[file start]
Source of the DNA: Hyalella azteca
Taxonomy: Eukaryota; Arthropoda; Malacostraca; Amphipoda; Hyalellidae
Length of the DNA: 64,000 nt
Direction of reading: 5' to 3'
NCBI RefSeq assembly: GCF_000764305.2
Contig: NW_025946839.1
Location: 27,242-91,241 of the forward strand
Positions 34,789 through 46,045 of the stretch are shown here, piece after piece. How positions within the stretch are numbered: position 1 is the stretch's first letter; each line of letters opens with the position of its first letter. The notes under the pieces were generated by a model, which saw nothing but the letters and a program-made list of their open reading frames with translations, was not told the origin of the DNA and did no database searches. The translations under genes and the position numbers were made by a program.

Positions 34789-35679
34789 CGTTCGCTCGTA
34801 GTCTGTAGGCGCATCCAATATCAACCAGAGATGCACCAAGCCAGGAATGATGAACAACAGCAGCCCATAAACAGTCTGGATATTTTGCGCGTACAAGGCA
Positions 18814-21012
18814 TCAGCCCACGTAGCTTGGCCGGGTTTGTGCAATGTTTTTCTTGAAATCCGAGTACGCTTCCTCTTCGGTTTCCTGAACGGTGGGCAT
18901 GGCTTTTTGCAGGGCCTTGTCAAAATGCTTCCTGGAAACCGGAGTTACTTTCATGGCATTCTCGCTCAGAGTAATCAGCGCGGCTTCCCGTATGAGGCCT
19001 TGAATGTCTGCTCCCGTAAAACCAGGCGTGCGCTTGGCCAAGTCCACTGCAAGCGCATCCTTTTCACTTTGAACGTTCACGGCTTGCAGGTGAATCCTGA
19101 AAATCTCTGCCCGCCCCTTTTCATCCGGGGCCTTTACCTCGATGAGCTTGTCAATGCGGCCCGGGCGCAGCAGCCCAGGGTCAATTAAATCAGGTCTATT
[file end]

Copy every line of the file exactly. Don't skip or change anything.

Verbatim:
Source of the DNA: Hyalella azteca
Taxonomy: Eukaryota; Arthropoda; Malacostraca; Amphipoda; Hyalellidae
Length of the DNA: 64,000 nt
Direction of reading: 5' to 3'
NCBI RefSeq assembly: GCF_000764305.2
Contig: NW_025946839.1
Location: 27,242-91,241 of the forward strand
Positions 34,789 through 46,045 of the stretch are shown here, piece after piece. How positions within the stretch are numbered: position 1 is the stretch's first letter; each line of letters opens with the position of its first letter. The notes under the pieces were generated by a model, which saw nothing but the letters and a program-made list of their open reading frames with translations, was not told the origin of the DNA and did no database searches. The translations under genes and the position numbers were made by a program.

Positions 34789-35679
34789 CGTTCGCTCGTA
34801 GTCTGTAGGCGCATCCAATATCAACCAGAGATGCACCAAGCCAGGAATGATGAACAACAGCAGCCCATAAACAGTCTGGATATTTTGCGCGTACAAGGCA
Positions 18814-21012
18814 TCAGCCCACGTAGCTTGGCCGGGTTTGTGCAATGTTTTTCTTGAAATCCGAGTACGCTTCCTCTTCGGTTTCCTGAACGGTGGGCAT
18901 GGCTTTTTGCAGGGCCTTGTCAAAATGCTTCCTGGAAACCGGAGTTACTTTCATGGCATTCTCGCTCAGAGTAATCAGCGCGGCTTCCCGTATGAGGCCT
19001 TGAATGTCTGCTCCCGTAAAACCAGGCGTGCGCTTGGCCAAGTCCACTGCAAGCGCATCCTTTTCACTTTGAACGTTCACGGCTTGCAGGTGAATCCTGA
19101 AAATCTCTGCCCGCCCCTTTTCATCCGGGGCCTTTACCTCGATGAGCTTGTCAATGCGGCCCGGGCGCAGCAGCCCAGGGTCAATTAAATCAGGTCTATT